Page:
The Supreme Court recently reversed a Court of Appeal judgment that a local authority did not owe a duty of care to a commissioning owner in issuing a code compliance certificate for a non-compliant building. The judgment is significant because it recognises that local authorities owe a duty of care even to commissioning owners that engage their own professionals to ensure compliance with building standards.

Supreme Court decision seen as warning for litigation funders
  • New Zealand
  • February 06 2018

The Supreme Court recently issued a somewhat controversial decision of significance in the area of litigation funding. The decision contains guidance on the key question of whether a funding agreement amounted to an impermissible assignment of a bare cause of action that would constitute trafficking in litigation. It remains to be seen whether, and to what extent, the decision may be used by defendants seeking to challenge funding agreements.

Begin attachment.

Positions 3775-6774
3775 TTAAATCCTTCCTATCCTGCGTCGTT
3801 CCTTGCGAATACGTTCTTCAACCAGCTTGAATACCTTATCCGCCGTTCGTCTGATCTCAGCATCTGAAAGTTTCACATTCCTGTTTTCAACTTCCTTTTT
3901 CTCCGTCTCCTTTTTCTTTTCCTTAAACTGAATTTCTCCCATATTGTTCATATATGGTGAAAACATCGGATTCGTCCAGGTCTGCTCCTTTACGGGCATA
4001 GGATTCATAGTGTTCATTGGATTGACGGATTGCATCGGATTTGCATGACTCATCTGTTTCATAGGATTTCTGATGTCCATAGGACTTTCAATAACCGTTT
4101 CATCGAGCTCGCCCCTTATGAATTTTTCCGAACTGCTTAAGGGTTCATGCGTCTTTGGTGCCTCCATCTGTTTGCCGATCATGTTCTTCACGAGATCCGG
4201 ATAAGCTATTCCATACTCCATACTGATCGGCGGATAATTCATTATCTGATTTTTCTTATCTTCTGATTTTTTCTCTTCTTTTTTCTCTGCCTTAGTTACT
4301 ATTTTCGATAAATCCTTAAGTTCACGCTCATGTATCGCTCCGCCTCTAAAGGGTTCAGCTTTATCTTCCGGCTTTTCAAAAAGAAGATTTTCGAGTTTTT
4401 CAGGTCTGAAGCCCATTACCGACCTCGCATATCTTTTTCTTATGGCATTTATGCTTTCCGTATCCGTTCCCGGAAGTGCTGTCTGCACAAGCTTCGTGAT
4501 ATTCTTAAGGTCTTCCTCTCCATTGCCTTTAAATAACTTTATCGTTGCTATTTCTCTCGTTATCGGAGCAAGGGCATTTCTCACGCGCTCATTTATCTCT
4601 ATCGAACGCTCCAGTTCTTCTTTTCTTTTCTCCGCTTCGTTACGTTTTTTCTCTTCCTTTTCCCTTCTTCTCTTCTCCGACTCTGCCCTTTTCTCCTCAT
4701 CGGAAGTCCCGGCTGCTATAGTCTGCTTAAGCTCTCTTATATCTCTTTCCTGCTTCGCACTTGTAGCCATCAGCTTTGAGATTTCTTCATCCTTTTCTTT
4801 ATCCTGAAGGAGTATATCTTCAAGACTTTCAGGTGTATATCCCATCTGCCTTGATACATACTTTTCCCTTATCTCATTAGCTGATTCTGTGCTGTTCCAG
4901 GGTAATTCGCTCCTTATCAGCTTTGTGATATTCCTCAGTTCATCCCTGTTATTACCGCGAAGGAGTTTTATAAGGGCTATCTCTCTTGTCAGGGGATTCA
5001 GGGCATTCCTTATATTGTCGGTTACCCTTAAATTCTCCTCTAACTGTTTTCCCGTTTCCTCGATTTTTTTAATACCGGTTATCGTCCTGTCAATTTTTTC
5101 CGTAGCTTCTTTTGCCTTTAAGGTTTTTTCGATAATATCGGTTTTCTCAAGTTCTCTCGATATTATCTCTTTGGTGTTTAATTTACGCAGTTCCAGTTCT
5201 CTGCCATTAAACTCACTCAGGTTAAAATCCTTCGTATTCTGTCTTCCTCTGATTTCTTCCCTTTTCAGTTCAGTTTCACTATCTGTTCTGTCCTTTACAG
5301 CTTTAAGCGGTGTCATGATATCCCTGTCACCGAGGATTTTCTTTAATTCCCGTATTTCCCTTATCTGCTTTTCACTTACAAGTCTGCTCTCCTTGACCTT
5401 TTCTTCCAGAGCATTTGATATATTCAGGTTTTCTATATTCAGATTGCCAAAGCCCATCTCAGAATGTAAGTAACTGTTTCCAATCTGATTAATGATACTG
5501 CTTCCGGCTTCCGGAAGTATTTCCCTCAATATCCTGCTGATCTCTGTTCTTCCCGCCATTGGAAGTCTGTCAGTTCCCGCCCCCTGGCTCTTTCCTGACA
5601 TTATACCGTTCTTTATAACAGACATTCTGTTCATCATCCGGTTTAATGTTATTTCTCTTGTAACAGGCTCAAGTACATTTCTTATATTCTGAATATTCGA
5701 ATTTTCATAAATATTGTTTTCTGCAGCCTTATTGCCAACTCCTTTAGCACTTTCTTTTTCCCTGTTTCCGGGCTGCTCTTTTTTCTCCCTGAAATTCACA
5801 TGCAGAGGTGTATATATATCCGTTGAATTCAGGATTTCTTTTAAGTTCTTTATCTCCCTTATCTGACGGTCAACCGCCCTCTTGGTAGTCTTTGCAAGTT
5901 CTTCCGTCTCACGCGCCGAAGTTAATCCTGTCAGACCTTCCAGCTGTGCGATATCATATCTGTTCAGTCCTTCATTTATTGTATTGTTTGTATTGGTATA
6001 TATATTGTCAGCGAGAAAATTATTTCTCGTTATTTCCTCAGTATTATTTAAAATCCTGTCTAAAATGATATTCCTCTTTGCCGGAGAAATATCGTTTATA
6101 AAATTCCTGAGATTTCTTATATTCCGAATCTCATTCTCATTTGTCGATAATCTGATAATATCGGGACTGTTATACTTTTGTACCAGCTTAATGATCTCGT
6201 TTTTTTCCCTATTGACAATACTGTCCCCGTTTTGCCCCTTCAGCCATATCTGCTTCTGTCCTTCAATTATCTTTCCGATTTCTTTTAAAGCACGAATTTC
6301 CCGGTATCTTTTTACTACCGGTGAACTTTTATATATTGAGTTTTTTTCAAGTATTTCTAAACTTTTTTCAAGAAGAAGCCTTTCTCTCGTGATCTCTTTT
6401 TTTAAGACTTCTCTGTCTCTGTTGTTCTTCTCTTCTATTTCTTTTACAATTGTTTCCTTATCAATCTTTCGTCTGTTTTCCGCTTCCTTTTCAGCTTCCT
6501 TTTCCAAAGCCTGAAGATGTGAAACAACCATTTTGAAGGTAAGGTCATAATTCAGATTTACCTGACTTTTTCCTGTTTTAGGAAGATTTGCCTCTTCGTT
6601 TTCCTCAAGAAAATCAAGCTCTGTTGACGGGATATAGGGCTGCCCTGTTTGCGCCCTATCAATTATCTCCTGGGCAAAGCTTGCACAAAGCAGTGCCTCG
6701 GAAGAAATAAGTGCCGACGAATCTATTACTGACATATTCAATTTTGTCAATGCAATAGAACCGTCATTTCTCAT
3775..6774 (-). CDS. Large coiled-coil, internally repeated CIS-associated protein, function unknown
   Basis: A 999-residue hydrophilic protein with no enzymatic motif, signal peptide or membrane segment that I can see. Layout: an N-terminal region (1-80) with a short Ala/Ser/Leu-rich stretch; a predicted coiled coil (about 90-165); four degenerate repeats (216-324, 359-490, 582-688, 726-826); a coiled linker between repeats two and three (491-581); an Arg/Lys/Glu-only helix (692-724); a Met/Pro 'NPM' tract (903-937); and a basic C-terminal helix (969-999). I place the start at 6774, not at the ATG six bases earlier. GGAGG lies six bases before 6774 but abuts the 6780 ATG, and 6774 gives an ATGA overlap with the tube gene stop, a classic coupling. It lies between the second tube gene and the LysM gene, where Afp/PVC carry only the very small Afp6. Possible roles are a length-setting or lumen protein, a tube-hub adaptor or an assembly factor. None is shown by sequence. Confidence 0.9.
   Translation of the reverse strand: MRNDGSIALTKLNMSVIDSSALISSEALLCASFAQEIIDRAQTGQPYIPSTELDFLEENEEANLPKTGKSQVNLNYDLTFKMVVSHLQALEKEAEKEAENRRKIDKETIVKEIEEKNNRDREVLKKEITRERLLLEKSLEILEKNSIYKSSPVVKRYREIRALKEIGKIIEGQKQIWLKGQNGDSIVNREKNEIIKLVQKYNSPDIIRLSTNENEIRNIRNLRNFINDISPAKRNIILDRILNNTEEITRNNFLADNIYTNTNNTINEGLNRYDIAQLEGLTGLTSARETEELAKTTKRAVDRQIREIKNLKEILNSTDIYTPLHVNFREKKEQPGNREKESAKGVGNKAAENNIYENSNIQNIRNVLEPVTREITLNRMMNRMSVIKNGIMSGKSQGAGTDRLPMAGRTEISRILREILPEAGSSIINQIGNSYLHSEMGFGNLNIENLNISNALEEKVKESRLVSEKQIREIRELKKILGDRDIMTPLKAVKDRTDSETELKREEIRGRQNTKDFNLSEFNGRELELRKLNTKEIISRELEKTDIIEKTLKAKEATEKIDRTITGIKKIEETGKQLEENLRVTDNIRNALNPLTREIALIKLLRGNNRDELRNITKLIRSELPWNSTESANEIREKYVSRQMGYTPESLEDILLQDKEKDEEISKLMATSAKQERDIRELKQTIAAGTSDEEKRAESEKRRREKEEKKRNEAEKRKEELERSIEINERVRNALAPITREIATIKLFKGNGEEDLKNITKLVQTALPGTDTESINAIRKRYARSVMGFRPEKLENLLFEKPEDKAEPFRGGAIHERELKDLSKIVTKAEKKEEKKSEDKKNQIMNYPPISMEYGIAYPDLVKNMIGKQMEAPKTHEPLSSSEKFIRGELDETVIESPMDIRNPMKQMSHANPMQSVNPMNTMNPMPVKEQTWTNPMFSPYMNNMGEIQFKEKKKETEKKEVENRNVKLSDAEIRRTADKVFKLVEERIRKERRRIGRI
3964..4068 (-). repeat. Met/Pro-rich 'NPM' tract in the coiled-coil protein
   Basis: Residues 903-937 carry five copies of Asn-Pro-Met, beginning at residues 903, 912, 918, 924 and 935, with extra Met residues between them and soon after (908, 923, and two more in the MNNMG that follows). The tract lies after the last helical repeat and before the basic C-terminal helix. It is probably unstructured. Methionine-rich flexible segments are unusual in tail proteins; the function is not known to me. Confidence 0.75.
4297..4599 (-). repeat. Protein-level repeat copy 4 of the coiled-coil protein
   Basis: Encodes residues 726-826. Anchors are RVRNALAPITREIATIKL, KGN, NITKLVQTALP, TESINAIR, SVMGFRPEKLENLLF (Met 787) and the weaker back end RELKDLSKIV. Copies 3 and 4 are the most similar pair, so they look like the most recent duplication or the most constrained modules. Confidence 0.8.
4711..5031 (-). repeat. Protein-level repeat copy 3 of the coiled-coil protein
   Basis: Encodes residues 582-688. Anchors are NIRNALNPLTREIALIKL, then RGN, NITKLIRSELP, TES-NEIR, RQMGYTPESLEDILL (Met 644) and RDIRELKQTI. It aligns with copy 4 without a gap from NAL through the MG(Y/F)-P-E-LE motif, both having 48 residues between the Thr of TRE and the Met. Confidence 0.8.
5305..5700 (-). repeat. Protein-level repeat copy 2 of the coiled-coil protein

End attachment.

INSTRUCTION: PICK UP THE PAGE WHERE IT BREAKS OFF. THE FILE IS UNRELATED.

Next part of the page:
Amendments to Evidence Act for civil litigators
  • New Zealand
  • December 12 2017

The Evidence Amendment Act 2016 came into force in January 2017 and is the fourth and most substantial amendment to the Evidence Act since its introduction in 2006. Most of the amendments relate to evidence in criminal proceedings. However, several amendments are relevant to civil proceedings. The amendments relate to the definitions relevant to the application of privilege, legal advice privilege, settlement privilege, prior consistent statements and the prohibition on using previous decisions as evidence.

Supreme Court enforces 'use it or lose it' trademark rule
  • New Zealand
  • October 17 2017

The Supreme Court recently clarified the law applicable to unused registered trademarks in New Zealand and limited the scope of protection afforded to trademarks under the Trademarks Act 2002. The decision will affect companies which have sought to expand the protection available under the act by acquiring, but not actually using, trademarks that resemble their own purely to prevent other traders from using them.